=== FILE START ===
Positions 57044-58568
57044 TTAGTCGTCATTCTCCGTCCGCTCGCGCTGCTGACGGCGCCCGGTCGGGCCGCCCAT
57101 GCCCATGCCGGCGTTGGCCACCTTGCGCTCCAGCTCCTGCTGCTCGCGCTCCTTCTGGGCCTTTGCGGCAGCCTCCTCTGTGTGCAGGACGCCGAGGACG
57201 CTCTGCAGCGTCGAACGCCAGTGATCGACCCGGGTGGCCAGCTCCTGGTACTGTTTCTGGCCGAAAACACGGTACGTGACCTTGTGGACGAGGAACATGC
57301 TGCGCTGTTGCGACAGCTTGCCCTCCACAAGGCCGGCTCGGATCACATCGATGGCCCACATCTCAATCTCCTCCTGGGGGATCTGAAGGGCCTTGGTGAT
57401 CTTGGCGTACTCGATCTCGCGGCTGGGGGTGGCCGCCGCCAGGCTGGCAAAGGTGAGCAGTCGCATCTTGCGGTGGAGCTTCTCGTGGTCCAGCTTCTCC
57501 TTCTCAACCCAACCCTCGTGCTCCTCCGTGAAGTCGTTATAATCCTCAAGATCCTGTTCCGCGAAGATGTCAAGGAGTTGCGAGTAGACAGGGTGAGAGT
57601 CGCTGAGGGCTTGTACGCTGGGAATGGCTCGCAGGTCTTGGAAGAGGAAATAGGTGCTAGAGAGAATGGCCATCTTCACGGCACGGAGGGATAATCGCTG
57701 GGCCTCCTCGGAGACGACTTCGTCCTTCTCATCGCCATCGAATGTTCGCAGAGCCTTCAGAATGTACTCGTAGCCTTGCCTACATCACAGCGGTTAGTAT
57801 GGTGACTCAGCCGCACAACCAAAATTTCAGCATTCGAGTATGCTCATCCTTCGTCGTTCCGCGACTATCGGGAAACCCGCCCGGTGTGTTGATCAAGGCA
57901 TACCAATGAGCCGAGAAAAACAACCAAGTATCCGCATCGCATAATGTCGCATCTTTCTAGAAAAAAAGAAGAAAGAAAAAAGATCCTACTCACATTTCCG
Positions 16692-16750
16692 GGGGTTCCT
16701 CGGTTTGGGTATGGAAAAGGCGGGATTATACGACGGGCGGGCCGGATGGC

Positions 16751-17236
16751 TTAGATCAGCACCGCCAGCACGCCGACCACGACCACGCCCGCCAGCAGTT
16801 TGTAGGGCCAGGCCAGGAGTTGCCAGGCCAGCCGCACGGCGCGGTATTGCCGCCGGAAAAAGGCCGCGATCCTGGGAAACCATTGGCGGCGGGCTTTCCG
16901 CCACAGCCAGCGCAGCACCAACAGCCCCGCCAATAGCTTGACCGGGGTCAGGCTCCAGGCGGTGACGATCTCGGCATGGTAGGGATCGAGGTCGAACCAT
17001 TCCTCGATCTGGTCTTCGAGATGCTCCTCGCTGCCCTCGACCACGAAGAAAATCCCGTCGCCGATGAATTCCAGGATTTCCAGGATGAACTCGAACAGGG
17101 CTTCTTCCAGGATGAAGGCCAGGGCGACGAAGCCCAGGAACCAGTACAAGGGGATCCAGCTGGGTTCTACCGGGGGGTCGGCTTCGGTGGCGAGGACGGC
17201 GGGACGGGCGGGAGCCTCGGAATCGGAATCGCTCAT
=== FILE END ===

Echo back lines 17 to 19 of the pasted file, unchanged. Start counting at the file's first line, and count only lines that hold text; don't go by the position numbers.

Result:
16801 TGTAGGGCCAGGCCAGGAGTTGCCAGGCCAGCCGCACGGCGCGGTATTGCCGCCGGAAAAAGGCCGCGATCCTGGGAAACCATTGGCGGCGGGCTTTCCG
16901 CCACAGCCAGCGCAGCACCAACAGCCCCGCCAATAGCTTGACCGGGGTCAGGCTCCAGGCGGTGACGATCTCGGCATGGTAGGGATCGAGGTCGAACCAT
17001 TCCTCGATCTGGTCTTCGAGATGCTCCTCGCTGCCCTCGACCACGAAGAAAATCCCGTCGCCGATGAATTCCAGGATTTCCAGGATGAACTCGAACAGGG